Is Covered California Struggling to Woo Repeat Customers?

California ranked in the bottom five states on overall growth during open enrollment this year, according to an analysis by Avalere Health, in large part because it trailed only Vermont and Washington state in retaining 2014 enrollees among states that reported full results.

It was unclear Tuesday why California ranked so low, but the data reveals problems with how much traction the state’s fledgling Obamacare exchange is gaining among Golden State residents.

Like any business, the goal is to get repeat customers, and Avalere Health’s figures suggest that California is struggling more than other states to do that.

The federal government’s exchange retained 78 percent of 2014 enrollees, while California’s total was just 65 percent, Washington, DC-based health care consulting firm Avalere reported Tuesday.

Although the Golden State’s Covered California exchange boosted overall enrollment slightly, by 1 percent, it only kept about two in three enrollees who signed up for its inaugural year. Part of the problem may have been that roughly 200,000 people who tried to sign up for Covered California were shifted into the state’s Medi-Cal program.

The new report by Avalere Health compares numbers at the close of the first enrollment period in 2014 to numbers at the close of regular open enrollment in 2015 to show overall traction in health benefit exchanges across the nation.

Enrollment in Covered California was down to 1.1 million by December 2014 due to the Medi-Cal shift and other factors like failure to pay premiums. Initial renewal figures for Covered California show more than 90 percent of the people left in the program at the end of the year renewed for 2015.

Overall, enrollment on the federal exchange jumped 61 percent in 2015 to 8.8 million. The state-run exchanges, cumulatively, increased enrollment by 12 percent, to a cumulative 2.8 million, although Florida (+62 percent) and Texas (+64 percent) outperformed Covered California.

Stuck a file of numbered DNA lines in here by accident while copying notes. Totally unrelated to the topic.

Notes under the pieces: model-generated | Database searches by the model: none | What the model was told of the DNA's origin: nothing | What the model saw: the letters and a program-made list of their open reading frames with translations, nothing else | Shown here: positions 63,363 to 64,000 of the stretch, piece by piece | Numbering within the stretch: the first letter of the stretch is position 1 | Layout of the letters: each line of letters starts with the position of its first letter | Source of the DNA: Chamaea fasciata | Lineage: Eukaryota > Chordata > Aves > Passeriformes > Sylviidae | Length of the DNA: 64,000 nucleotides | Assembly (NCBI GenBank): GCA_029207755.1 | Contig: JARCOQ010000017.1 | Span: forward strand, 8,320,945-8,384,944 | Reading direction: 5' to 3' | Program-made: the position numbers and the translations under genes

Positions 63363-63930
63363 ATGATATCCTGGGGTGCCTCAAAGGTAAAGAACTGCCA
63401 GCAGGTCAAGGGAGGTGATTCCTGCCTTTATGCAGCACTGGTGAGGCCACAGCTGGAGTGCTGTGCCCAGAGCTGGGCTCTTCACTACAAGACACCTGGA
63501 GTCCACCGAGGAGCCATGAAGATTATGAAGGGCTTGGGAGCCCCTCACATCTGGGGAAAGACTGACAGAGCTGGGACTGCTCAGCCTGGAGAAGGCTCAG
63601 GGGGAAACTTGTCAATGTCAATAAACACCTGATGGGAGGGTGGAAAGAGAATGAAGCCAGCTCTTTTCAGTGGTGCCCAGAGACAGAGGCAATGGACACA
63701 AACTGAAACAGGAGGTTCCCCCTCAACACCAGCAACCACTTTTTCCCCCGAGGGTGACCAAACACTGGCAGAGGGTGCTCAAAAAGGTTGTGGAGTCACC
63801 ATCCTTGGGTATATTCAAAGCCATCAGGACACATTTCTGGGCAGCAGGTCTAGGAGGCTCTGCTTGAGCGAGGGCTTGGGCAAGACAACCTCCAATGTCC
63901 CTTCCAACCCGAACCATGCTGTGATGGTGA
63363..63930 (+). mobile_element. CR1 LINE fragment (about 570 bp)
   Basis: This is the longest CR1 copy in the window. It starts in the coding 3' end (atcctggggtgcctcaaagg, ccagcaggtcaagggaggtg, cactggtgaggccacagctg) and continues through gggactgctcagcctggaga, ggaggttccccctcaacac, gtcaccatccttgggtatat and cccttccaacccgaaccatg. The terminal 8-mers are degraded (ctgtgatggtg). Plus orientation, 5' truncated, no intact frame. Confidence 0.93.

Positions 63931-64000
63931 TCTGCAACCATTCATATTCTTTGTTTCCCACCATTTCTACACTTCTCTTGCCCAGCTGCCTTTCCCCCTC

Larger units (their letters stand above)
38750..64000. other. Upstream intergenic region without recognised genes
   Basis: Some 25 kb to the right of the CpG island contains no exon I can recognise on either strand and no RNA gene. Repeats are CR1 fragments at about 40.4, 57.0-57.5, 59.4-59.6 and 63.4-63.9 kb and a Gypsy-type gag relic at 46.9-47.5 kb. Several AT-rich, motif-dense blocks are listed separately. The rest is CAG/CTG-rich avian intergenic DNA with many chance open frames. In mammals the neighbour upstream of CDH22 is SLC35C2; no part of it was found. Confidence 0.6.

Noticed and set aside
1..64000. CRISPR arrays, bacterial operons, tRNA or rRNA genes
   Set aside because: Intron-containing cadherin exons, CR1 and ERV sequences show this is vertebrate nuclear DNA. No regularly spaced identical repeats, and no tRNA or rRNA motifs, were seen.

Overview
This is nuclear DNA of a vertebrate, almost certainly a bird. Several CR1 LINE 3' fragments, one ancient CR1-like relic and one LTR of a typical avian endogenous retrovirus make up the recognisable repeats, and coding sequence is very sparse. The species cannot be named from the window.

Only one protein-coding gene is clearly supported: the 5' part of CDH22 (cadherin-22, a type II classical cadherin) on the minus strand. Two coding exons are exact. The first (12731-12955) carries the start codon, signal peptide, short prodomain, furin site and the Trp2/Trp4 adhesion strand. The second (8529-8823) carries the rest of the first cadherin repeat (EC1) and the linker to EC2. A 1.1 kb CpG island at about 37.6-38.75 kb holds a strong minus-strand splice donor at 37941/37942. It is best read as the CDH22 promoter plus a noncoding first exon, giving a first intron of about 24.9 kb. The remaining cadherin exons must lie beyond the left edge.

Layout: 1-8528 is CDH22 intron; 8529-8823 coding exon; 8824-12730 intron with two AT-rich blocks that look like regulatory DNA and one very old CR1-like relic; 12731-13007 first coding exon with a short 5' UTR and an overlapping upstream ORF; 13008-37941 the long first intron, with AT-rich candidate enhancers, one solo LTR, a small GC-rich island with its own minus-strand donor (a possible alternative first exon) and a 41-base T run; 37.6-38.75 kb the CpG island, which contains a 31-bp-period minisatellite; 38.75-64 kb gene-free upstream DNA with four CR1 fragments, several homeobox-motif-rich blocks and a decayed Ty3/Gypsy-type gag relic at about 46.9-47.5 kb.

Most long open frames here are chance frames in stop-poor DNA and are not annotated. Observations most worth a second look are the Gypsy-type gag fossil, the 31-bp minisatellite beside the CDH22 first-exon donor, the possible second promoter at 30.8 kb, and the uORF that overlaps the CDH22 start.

The bottom five states in terms of overall growth this year:

-Vermont, -17 percent.
-Washington, -2 percent.
-California, +1 percent.
-Rhode Island and New York, tied at +10 percent.

In terms of re-enrolling 2014 enrollees, California’s 2015 tally of 65.3 percent trailed only Hawaii (36.7 percent), Minnesota (49.2 percent) and Washington state (62 percent), among states that reported full data, according to Avalere’s data.

Officials at Covered California couldn’t immediately be reached for comment, but previously had said that a larger than expected number of 2014 enrollees dropped out of the program without paying their initial premiums, thus reducing the pool of enrollees who might have re-enrolled this year.

Several states, including Oregon, Massachusetts, Nevada, Idaho, Maryland and the District of Columbia didn’t report renewal rates and other data and weren’t included in the tallies.

“Some of the higher 2015 enrollment may be attributed to initial technological issues with that may have depressed 2014 enrollment,” said Caroline Pearson, a senior vice president at Avalere, but “that alone does not explain why state-run exchanges did so poorly,” relative to the states that used the federal exchange.

Eleven states, including California, ran their own exchanges.

Covered California, headed by Executive Director Peter Lee, aimed to enroll 1.7 million during this year’s open enrollment period, which ended Feb. 15 (with an extension for people who didn’t understand tax implications), but reached just 1.4 million.

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